by Kelli Huggins, Education Coordinator
People's fascination with "freak shows" has a long and international history. The first exhibits of people with abnormal abilities or with medical conditions dates to as early as 16th century Europe. However, it wasn't until the 19th century, due largely to the proliferation of railroad lines, that people were able to bring these entertainments to a larger audience. Chemung County was visited by many of these "oddities" and these entertainments raise many issues of spectacle, exploitation, and what defines "entertainment."
I will begin by discussing the curious case of the titular "Human Ostrich Scandal." In the late 19th century, there was a subset of travelling performers known as "human ostriches." They earned that name not because of the size of their necks, but because of their ability to eat all sorts of non-food materials, like metal or glass (ostriches are known to eat pebbles and other random items to help them digest their food). One of the most famous human ostriches was Samuel, or Harry, Harrison, a native of Syracuse, NY. Harrison traveled all over the country with various shows peddling his abnormal trade. He routinely ate nails, knives, glass, fish hooks, and other dangerous items. Harrison also claimed to be able to eat 10 grains of any poison and be able to survive. He visited medical colleges and for a fee of $250 allowed any surgeon to cut him open to examine his innards, an offer which he was taken up on many times.
|Harrison, the Human Ostrich, gives a sultry stare as he sits down to a meal of metal.|
|Harrison eating a glass lamp chimney.|
This human ostrich was also a ladies man (because who doesn't love a man who makes a living swallowing carpet tacks and horseshoe nails...). In 1899, Harrison the Human Ostrich came to Elmira. He had previously done a show in Corning, during which a young girl fell in love with him and followed him to Elmira (where he subsequently ditched her). During his stint at the Chemung County Fair, Harrison attracted the attention of Hattie Miller, a 17 year old farm girl from Pine City. After watching Harrison's show, Miller found herself drawn to the human ostrich due largely to concern over his safety. They were inseparable in the hours after the show and they decided that Miller would run away with him. The pair was eventually tracked down in Oneonta, NY, where Miller's concerned father rushed to retrieve her.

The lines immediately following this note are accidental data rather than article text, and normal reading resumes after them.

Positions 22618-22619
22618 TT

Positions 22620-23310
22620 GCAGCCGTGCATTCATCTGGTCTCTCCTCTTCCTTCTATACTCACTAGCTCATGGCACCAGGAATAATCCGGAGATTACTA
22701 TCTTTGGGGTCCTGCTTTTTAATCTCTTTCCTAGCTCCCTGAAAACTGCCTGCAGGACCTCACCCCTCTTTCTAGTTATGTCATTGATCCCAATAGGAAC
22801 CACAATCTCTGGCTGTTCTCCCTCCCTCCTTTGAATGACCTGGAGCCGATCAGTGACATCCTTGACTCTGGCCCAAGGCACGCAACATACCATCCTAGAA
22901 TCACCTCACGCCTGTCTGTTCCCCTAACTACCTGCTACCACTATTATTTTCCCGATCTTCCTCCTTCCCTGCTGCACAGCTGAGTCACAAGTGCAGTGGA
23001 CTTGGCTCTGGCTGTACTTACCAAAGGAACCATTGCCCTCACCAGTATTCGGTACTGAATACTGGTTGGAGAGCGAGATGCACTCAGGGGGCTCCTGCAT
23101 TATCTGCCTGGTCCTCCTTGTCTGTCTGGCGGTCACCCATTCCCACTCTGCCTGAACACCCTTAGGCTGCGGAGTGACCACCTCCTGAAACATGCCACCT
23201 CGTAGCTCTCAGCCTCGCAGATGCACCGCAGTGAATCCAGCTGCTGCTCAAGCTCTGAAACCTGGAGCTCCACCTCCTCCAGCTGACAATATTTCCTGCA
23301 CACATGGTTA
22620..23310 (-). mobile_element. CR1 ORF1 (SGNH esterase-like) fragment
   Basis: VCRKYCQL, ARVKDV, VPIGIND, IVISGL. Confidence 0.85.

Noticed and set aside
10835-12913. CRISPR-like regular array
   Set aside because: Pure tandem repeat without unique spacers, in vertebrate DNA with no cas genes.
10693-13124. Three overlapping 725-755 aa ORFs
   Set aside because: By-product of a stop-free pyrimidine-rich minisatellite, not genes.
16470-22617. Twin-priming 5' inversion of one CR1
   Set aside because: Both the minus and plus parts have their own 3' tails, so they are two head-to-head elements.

The human ostrich scandal provides some humorous insight into one type of sideshow freak. Harrison was someone who, through his own agency, chose to capitalize on his "skills." However, other sideshow attractions would be better classified as exploitation. Many of these people had physical deformities or medical conditions, like John Merrick, the Elephant Man. Millie and Christine McCoy, better known by their stage name, "The Carolina Twins," were conjoined twins who had been born into slavery in 1851. As infants they were sold to a showman who exhibited the twins as curiosities. They were emancipated in 1863, but remained active on the show circuits. At some point, the Carolina Twins came to Chemung County. As evidenced by this picture, they were a popular attraction.
|Millie and Christine McCoy in Chemung County|
Other sideshow curiosities were people from countries or tribes around the world. People from Africa, South America, or Southeast Asia were often displayed at fairs, museums, or other locations. These local pictures show a woman in ethnic clothing and the sign in the background identifies her as "Persian." The fact that the entire audience visible in the picture is male also suggests something about undertones (or overtones) of sexuality which were often imbued in such shows.
|A "Persian" performer at a Chemung County fair.|